Did you know a low level of the essential mineral selenium can leave you susceptible to many diseases, inflammation, and infection? Selenium is responsible for battling viruses in your body. Also, this mighty mineral maintains healthy thyroid functions, makes thyroid hormones, and may prevent different strains of cancer with its antioxidant prowess. Populations with statistically low selenium levels have demonstrated higher levels of male infertility, swollen glands, thyroid cancer, allergies, autoimmune diseases, and several forms of liver disease. Selenium protects your cells and keeps viruses and cancers from replicating. Selenium induces a process called apoptosis which kills tumors. Mackerel has 55 micrograms of this essential mineral per serving and can help you detoxify your liver.


Balance Your Cholesterol Levels

High cholesterol levels affect more than thirty percent of the adult population in the United States. High cholesterol is a serious precursor to heart disease. Cholesterol is the fatty element in cells which produce hormones and aid in digestion. It is carried by the blood on low-density and high-density lipoproteins where the liver filters out the bad cholesterol from the beneficial. Build-ups of cholesterol can lead to clogged arteries. Then the high-density cholesterol won't make it to your liver. Mackerel is a treasure trove of omega-3 essential fats. Oily fish help balances LDL levels by maintaining healthy cholesterol levels. Reductions in LDL levels helps cholesterol from being absorbed in your intestines. Mackerel can also help lower and maintain healthy blood pressure.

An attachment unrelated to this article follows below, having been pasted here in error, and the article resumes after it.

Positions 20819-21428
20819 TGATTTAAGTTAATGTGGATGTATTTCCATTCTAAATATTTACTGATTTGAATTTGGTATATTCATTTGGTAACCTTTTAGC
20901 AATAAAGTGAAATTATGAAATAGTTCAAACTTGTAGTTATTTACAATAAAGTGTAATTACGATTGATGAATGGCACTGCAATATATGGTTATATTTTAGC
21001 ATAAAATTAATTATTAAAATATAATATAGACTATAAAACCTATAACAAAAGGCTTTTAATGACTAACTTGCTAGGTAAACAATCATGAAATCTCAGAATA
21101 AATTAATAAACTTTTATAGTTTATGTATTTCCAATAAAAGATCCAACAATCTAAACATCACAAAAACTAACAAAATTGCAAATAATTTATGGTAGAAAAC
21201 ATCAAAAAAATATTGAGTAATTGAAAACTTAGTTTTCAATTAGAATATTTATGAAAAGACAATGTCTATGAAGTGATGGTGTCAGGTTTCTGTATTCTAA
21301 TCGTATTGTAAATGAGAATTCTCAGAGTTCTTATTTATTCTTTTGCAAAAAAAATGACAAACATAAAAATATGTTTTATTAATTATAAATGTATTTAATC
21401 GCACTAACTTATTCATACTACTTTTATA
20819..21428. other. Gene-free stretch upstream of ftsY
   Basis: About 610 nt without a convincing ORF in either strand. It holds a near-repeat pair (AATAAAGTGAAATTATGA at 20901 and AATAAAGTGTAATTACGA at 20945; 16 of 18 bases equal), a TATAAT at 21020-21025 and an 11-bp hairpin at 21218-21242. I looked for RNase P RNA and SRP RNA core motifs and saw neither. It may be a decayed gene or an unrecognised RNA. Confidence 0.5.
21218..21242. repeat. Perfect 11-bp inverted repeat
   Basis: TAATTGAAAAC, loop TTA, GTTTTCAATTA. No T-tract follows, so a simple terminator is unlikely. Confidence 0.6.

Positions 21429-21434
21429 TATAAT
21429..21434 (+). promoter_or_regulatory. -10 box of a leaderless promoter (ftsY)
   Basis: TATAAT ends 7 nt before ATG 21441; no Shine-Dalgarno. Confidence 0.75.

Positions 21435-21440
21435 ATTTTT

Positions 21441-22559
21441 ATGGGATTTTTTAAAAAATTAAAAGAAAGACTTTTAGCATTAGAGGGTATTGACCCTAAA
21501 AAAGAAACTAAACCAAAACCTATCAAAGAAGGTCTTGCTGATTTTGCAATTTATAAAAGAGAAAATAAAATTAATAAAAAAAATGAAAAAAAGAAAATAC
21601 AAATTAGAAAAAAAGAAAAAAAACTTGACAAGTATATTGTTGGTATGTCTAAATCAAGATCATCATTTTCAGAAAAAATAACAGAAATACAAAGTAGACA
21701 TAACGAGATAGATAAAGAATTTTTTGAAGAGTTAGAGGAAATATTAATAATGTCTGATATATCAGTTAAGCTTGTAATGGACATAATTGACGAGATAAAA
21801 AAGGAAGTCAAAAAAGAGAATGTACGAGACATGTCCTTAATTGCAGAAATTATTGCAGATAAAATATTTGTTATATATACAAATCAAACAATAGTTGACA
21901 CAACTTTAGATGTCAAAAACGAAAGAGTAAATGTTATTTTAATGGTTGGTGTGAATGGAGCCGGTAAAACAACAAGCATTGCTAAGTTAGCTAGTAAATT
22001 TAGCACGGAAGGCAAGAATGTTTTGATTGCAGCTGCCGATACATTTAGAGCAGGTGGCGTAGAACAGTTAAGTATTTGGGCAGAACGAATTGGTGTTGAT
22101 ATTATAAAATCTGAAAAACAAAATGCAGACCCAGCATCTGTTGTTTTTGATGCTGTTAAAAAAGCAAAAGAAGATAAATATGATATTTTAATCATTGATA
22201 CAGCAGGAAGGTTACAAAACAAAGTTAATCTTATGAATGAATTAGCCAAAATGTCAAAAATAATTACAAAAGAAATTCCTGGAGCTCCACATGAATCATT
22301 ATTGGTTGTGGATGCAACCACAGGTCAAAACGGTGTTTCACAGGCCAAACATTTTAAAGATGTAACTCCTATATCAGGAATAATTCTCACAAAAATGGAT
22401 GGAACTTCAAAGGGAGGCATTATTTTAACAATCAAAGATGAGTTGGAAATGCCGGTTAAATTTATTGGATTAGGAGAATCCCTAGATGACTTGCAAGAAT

Fight Rheumatoid Arthritis

Rheumatoid arthritis is a painful condition that causes swelling and inflammation of multiple sites of your body. Arthritis is characterized by the immune system betraying the body through attacking your tissue causing painful swelling which can lead to bone erosion. Two essential fats help stop inflammation at the cellular level, both eicosapentaenoic acid (EPA) and docosahexaenoic acid (DHA) are omega-3's that fight inflammation with immune cells called leukocytes and enzymes known as cytokines. Research has shown that people with diets high in EPA and DHA are less likely to suffer from rheumatoid arthritis.


Fight Fatigue with Mackerel

Cobalamin or vitamin B12 is considered to be the energy vitamin. Vitamin B12 has a lot of important responsibilities to help your body function properly. Cobalamin is vital to the creation of red blood cells and DNA. If you feel tired or light-headed all the time, you might have low B12 levels. If you leave a B12 deficiency unchecked, it can progress into depression and numbness. Amazingly, in one small serving of mackerel, you will receive over 100 percent of your daily recommended dosage of vitamin B12.


Mackerel Completes You

Free radicals are nasty little byproducts of your body's energy building process and through filtering environmental toxins. They are incomplete structures with missing electrons which attack healthy molecules in an attempt to complete themselves. Free radicals end up making molecules brittle through oxidation and damage molecules causing aging and disease. Antioxidants are great because they donate electrons to the free radical molecules preventing damage to your body's cells. Mackerel is rich in coenzyme Q10 (CoQ10) which is one of the most powerful antioxidants in the natural world. One serving of mackerel provides you with a substantial amount of your daily recommended allowance for CoQ10 (30-200 milligrams for adults).